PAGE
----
Even as we grow older, the song never changes

Even as we grow older, the song never changes

Some of you must have thought I died. Others will think this post is about the sometimes-hot, sometimes-not television series starring Kiefer Sutherland. It’s not that earth-shattering β€” just a few weeks ago, I turned a year older. As per flimsy tradition, me and a bunch of closer friends trooped down to Peter Luger (famous steakhouse in NY) inspired Benjamin Steakhouse.

Porterhouse and onion rings

Porterhouse and onion rings

Despite Benjamin’s not being one of the top-tier steakhouses in this meat-crazy city, the place was bustling. My reservation for 12, however, still got processed in the morning. We were set up in an (admittedly smart) square table next to the fireplace. Big props for not succumbing to the often-maligned long table that kills conversations even before drinks are served.

Our faux-Italian waiter turned out to be South American, belying the adopted air of connoisseurship when he dictated the long list of specials and dished out irrefutable recommendations. To keep things simple, we ordered the Porterhouse for 10, with onion ring and potato sides.

Four salivating slabs of thick steak were delivered to our table, waited by the facetious South American and his entourage of a few helpers.

Medium-rare was the unanimous decision (I’d have enforced it nevertheless) but it came out about an eight of an inch undercooked. Steak stewardship is not on my resume, but I do have certain qualifications as to what constitutes medium-rare. Sirloin strips lined the porterhouse, guarding the nestled tenderloin in the center, with chunks already sliced up for us. We attacked like starving wolves, and though the sheer depth of the meat threatened to overwhelm us, four t-bones were all that remained.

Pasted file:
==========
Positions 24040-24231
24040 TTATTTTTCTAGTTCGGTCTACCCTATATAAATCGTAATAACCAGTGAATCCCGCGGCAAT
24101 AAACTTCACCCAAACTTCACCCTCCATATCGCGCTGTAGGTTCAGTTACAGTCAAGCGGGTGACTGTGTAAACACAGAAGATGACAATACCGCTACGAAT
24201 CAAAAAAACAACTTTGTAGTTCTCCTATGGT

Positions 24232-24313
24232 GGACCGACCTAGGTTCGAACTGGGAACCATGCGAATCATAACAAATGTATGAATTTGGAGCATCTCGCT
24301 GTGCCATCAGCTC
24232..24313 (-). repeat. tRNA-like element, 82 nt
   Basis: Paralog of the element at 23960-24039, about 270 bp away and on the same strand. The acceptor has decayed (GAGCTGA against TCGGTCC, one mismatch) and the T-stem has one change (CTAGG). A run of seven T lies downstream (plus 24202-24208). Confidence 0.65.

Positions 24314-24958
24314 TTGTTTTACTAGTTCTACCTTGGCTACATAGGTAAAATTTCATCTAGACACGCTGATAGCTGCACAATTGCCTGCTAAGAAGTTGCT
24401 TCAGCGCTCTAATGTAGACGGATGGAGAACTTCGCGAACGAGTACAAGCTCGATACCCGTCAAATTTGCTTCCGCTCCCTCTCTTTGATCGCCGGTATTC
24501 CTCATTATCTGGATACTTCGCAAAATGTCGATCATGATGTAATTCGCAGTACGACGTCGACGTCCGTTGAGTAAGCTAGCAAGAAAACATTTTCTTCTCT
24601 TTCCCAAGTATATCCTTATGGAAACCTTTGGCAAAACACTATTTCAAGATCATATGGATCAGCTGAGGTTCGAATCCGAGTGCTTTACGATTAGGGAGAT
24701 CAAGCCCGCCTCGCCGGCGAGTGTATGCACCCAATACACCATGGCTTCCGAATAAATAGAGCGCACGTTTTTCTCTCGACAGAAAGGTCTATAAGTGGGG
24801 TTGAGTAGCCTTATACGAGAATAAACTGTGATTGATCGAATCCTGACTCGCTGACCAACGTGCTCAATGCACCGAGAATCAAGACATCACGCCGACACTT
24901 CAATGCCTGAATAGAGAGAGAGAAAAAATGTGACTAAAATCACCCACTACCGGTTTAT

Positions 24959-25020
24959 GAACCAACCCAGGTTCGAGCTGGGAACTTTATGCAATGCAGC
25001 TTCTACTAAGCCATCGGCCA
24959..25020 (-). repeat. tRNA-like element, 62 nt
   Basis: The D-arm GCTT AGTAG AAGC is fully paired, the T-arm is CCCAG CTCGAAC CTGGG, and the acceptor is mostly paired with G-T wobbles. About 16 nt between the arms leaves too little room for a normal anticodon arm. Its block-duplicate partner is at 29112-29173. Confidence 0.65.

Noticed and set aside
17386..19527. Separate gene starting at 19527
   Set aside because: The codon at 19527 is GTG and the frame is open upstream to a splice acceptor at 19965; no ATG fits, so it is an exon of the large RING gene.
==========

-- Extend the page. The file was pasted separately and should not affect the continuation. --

Dinner was satisfying, but I wouldn’t go back to Benjamin’s if that was a US$60 meal. Overcrowded house, overeager service and undercooked steak are the unholy trinity in this case. If there is to be a next stop, it’ll be somewhere else.

Turning 24 felt like becoming mortal after years of invincibility. Economic recession is here, in time to coincide with the looming madness of job searches. There will be no more crutching the parent’s checkbook, no more evading the responsibility of a full-time job. If 21 is the age Man become adults, then perhaps I was three years late.

November was a month out of breath, what with election coverage and ignored enterprise projects. Thankfully by the time of this writing each of these pot holes have been patched up. Tis a good time to peer into the next year, its rewards, bitterness and conquests to come. And, you know, another birthday.



Filed under Columbia University, Cuisine Critics, New York City

3 responses to “24

  1. Great photos. Happy belated birthday.

  2. shully wolly

    glad to see you blogging again!

  3. tedsaid

    Thanks guys! (I meant gals) πŸ™‚

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